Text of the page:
3. The defendants went in appeal and their contention in appeal was practically the same as in the Court of first instance, with this addition that there can be no presumption in law regarding the house of a tenant that that house was built merely for agricultural purposes. They laid stress upon the house being a very big one, consisting of three sections, defendants had always considered it their place of residence, made additions to it from time to time, and the suit was time-barred. It will be noted in these pleadings that no suggestion has been made at any stage of the case that the defendants are possessed of more than one house in the abadi. The lower Appellate Court held that there were two points before it for determination; the first point that it laid down was whether the house in dispute was or was not appurtenant to the agricultural holding. Secondly, it said that there was absolutely no evidence on the record to show that the house-site was an appurtenance to the agricultural holding. There was no presumption in law that the house occupied by a tenant was of necessity an appurtenance to the cultivatory holding. The learned Subordinate Judge said that he could find no precedent to this effect. On the contrary, he referred to the case of Moti Ram v. Munna Lal S.A. No. 1119 of 1911 and to the case of Net Ram v. Tej Ram 20 Ind. Cas. 260 : 11 A.L.J. 445. As he understood these judgments he held that there was no presumption that a site occupied by a dwelling house of every agricultural tenant was necessarily an appurtenance to the agricultural holding. The question was a question of fact and not of law and it rested with the plaintiff zemindar to prove that the house was the appurtenance of the tenancy. In the present case there was no evidence that the defendants held the site as an appurtenance, they must be held to have occupied the site adversely to the plaintiff and his predecessor and they are now owners.

4. This a startling proposition. It amounts to this that when the zemindar wishes to eject a tenant, who has been ejected from his tenancy, from the house occupied by him he must come into Court prepared with the proof that at the beginning of their relations the zemindar granted the respondent tenants their position in the abadi as appurtenant to their holding. If the zemindar cannot prove this, the tenants must be held to have occupied the site adversely to the zemindar and if they had been in possession long enough, to be the owners of the house in dispute. The zemindar has come to this Court in appeal and has taken five pleas. Thirst, that the Court below has erred in holding that the sites are not appurtenances to the holdings from which the tenants have been ejected. Secondly, that the Court is in error when it says that as there is no evidence that the tenants held the sites as appurtenances they must be held to have occupied the sites adversely to the plaintiff and his predecessors and have now become owners; thirdly, that it was for the defendants, to prove that they occupied the land adversely to the zemindar. The remaining two pleas do not call for any notice. It must be remembered that throughout the present case there is no suggestion that the defendants have been occupying more than one house. The judgment speaks of sites, but on looking at the plaint I find that the plots are a house and a cattle-shed. There is no suggestion, moreover, from first to last that there was any special contract made between the original tenants and the original zemindar at the time of their entering into possession. It is the ordinary case of a site in the village abadi. The cases on which the learned Subordinate Judge has relied are not precedents that can be followed in the present case. The circumstances in each case were different from the circumstances here. In Moti Ram v. Munna Lal S.A. No. 1119 of 1911 the house in dispute was admittedly a house built and tenanted for agricultural purposes and the contention was that by a special custom prevailing in the village such a house could be sold. It is true that the learned Judge of this Court before whom the case came used these words: “There is no legal presumption that every dwelling house belonging to an agriculturist is appurtenant to his holding. A house may or may not appertain to the holding, and the fact whether it does appertain to the holding must be established in each case upon the evidence.” But the learned Judge never went on, as the learned Subordinate Judge in this case, to lay down that if a plaintiff failed to prove that the defendant held the house as appurtenance, the defendant must be held to have occupied the house adversely and to be the owner f thereof. In Moti Ram v. Munna Lal S.A. No. 1119 of 1911 the zemindar was not a party to the suit; the contending parties were the mortgagees of a grove and of the house in the abadi and the defendants were the mortgagors. In Net Ram v. Tej Ram 20 Ind. Cas. 260 : 11 A.L.J. 445 the contention was that the land in dispute was a piece of waste land in the abadi which the co-sharers of the village had permitted the defendants to use for stacking manure and keeping cattle and the house occupied by the tenant was not in dispute at all. The learned Judge in his judgment says: “In the abadi of a village, the house of a tenant is the only thing that can be said to be an appurtenance to his holding.” What is an appurtenance to the holding of an agricultural tenant, he held, must be decided according to the circumstances of each case. In the case before him the defendants had got a large area of land to cultivate, for which they required a number of bullocks and other accessaries they must have a piece of land for their cattle and manure. And if the plot in suit had been allowed to remain in their possession for more than 20 years by the zemindars of the village for the use of cattle and manure, the plots had become an appurtenance to the agricultural holding of the defendants. In this case, too, the extraordinary decision was not arrived at that if the plaintiff did not prove that the land in dispute was an appurtenance, the defendants, if they held possession for more than 12 years, had acquired a title by adverse possession and had become owners of the property in dispute. It seems to me that a decision of this kind shows a complete ignorance of the ordinary position in these Provinces of zemindars and tenants with reference to a site in the abadi. Ordinarily the zemindars are under Government owners of every inch of ground within a mahal, whether that ground’ be cultivated or waste. If any one other than the zemindar seeks to establish a title to any portion of this land, the burden is on him. to prove the special circumstances or special contract under which he claims title. There are, undoubtedly, cases in which it can be established and is established that adverse possession has been held and maintained for a sufficient number of years and that proprietorship has passed away from the zemindar, but the presumption is the other way. The zemindar admits a tenant into the village and in order to keep him contented and happy grants him a portion of the land within the so-called abadi and in some cases no doubt gives him permission to use other portions of the abadi for other purposes, but the tenant comes in as a tenant of the zemindar both as regards the cultivatory land and the site or sites in the abadi. It is contrary to common sense that the zemindar would let a person occupy any portion of the land in a mahal except for purposes connected with the village. If the person in possession sets up a title adverse to the zemindar, it is for him to prove how he acquired the title. The learned Munsif was quite right in holding that the presumption was in favour of the site occupied being an appurtenance to the tenancy. Circumstances are quite different if it be the case that more than one site is held by the contesting quondam tenants, but I need not discuss that question in this judgment for that is not the case before me. The contention that the house was built for every purpose for which a house can be built is not entitled to much weight. The zemindar knows that the site in the abadi is his by right and that the tenant must know the same. If the tenant chooses to build on the site allotted to him by the zemindar a three storeyed house or some house out of the common, the zemindar is not bound to go and expostulate with him for having built such a house. As long as the tenant cultivates the land in the village he will remain. If he abandons, or is ejected from the tenancy, then unless there be some special custom or contract to the contrary, the site reverts to the zemindar and the tenant who built the three storeyed house at his risk has to remove his materials and vacate the site. This is the general law of the land in my opinion.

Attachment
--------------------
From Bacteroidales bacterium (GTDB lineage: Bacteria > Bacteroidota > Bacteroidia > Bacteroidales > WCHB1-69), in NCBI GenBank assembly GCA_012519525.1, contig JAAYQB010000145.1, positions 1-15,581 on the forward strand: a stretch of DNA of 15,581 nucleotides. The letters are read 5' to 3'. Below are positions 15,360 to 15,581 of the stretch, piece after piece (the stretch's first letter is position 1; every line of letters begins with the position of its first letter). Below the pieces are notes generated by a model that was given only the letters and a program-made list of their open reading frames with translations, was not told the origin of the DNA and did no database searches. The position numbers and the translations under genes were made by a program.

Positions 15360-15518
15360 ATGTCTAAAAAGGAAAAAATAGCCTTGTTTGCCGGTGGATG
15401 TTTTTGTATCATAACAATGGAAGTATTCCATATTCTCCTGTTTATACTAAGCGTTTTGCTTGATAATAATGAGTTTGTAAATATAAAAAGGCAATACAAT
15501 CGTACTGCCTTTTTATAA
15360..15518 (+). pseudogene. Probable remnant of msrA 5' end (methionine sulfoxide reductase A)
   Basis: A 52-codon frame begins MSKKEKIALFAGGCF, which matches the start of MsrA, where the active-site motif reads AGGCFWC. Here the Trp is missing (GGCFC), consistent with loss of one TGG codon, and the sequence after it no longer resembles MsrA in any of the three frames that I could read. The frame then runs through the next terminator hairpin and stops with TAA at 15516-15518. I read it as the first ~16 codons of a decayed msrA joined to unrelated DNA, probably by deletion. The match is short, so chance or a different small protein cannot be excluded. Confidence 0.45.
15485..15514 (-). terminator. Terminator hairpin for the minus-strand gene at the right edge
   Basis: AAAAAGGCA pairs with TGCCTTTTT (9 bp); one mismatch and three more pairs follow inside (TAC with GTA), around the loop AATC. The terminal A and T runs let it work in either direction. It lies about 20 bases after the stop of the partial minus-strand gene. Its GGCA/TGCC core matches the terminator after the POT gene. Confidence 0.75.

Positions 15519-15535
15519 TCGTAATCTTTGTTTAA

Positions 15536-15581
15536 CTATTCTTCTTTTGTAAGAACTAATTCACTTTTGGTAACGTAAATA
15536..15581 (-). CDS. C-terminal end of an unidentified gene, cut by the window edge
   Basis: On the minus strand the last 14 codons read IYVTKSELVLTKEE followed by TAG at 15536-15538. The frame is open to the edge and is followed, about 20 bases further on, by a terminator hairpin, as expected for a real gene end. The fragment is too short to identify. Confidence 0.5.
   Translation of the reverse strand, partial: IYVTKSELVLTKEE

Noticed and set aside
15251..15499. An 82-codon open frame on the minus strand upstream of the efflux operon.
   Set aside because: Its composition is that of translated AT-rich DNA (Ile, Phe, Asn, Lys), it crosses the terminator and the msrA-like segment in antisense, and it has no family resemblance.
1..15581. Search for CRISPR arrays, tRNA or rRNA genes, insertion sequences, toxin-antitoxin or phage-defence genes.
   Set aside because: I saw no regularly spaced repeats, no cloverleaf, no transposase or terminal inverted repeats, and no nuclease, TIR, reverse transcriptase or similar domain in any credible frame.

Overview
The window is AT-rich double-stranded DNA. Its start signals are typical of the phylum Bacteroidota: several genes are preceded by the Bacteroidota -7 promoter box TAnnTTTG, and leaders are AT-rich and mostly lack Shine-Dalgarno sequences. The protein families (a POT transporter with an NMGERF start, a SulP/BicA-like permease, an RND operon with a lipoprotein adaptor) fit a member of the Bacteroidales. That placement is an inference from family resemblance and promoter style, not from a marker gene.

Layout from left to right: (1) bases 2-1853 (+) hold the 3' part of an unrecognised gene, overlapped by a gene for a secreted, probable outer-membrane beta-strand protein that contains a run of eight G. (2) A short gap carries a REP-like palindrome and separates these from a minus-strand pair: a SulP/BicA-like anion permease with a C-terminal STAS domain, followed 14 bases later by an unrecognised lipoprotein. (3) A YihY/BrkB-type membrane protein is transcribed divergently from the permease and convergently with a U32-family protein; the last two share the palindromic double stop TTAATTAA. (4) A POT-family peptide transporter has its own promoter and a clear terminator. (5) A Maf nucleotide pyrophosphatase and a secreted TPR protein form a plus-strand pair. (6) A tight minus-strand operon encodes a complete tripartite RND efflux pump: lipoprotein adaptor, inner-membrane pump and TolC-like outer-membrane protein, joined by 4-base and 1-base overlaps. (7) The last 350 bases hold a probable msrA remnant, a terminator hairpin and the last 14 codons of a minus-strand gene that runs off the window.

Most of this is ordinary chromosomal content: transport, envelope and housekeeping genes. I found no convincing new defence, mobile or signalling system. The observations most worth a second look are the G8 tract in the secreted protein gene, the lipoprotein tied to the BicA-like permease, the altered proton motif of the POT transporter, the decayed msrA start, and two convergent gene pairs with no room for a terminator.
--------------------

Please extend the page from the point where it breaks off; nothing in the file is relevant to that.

5. The result, then, is that I allow the appeal, set aside the decree of the lower Appellate Court and restore that of the Court of first instance with costs in all Courts.